bac, Bank of America, banking, banking crisis, canada, canadian banking, economics, economy, FDIC, financial crisis, panics, politics, royal bank of canada, ry, tangible common equity, tce, tier 1 capital, US
The more I study the banks, the more convinced I become that a lot of the regulations passed to make the banking system “safer” have created the exact opposite result. One thing that’s not very well understood in political and media circles is that very few big American banks were in danger of becoming truly economically “insolvent” during the financial crisis. I’ve heard some claims that every bank was “insolvent”, but I’d contest that: rather, every bank was perceived to be insolvent due to American regulations that dramatically overstate risk. The reason America has more banking crises than many other nations is because America has the strictest banking regulations.
We’ve heard repeatedly that the Canadian banks are safer than their American counterparts, but this largely based on perception created from looser capital requirements, which make Canada’s banks look “better capitalized” on paper. If the Canadian banks were required to live by the same standards as the American banks (or vice-verse), the American banks would be considered much safer.
Take for example, the Royal Bank of Canada. RBC’s Tier 1 capital ratio is 13.3% and this is one of the primary ways we assess risks in the banking system. Meanwhile, Tier 1 capital ratio at Bank of America is slightly lower at 12.89%. Based on this, Royal Bank of Canada looks better capitalized. But if we take a look at leverage, we see a radically different story.
RBC’s ratio of Tangible Common Equity to Total Assets is about 3.6%, while Bank of America’s is 6.6%. This would suggest that Bank of America is significantly less leveraged than RBC. Leverage, of course, isn’t the only determinant of risk, since some assets are riskier than others. However, it’s probably a reasonable claim that RBC and BofA have similar asset profiles in their portfolios.
RBC is considered “safer” merely because of Canadian regulations. It’s safer because Canadian banking regulations say it’s “safer”. Yet, economically speaking, it would appear that Bank of America is safer. It’s just that BofA faces greater regulatory risks as a result of American banking standards.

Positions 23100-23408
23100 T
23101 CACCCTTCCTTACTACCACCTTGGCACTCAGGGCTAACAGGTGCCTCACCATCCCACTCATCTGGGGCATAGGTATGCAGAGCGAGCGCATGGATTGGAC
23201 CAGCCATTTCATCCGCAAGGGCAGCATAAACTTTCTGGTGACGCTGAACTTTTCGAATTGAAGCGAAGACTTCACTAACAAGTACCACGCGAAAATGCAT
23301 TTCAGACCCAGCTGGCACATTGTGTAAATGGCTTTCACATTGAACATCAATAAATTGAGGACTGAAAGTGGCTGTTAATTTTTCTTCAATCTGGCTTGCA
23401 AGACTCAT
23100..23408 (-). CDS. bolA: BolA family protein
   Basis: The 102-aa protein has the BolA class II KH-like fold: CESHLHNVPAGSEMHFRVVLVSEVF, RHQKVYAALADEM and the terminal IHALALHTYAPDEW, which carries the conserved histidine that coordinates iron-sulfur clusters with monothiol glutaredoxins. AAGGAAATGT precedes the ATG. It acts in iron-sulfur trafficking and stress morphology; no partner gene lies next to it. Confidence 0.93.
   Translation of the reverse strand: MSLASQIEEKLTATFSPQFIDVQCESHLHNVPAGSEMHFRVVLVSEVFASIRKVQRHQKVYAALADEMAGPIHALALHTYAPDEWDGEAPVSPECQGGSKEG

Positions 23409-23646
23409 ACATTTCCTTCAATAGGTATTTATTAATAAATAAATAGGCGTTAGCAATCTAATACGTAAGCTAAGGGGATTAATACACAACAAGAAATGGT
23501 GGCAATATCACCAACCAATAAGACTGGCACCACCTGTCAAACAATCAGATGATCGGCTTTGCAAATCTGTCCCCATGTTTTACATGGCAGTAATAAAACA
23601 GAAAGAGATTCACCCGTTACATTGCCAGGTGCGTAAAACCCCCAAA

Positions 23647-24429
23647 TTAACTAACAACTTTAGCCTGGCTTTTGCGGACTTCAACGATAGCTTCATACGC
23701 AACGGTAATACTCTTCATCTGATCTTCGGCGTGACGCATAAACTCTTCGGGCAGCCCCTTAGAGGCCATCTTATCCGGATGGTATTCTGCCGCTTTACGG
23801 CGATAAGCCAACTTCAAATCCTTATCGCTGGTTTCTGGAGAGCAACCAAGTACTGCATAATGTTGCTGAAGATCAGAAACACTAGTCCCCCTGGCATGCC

This brings up the disturbing point that it’s not economic realities fueling perceptions of bank solvency. Rather, regulations actually re-shape the way we think about this issue. Too tight regulations actually cause banks to become insolvent, because they are perceived to be “insolvent” under the regulations.
This ultimately shows how our 80 year experiment with tight banking regulations has largely backfired. The banks haven’t become economically safer as a result of the regulations. Rather, they’ve merely adapted to the regulations so that they are perceived to be “safer”. But what happens when the regulations create a misstatement of risk?
I’m certainly not opposed to all banking regulations, but I think the system we’ve created here in the US is largely responsible for our frequent banking crises. It should be dramatically scaled back and simplified, with a focus on total leverage as measured via tangible common equity to total (tangible) assets.
But let’s quit this song and dance on Tier 1 capital, which is a completely arbitrary measure of risk that varies dramatically from nation to nation.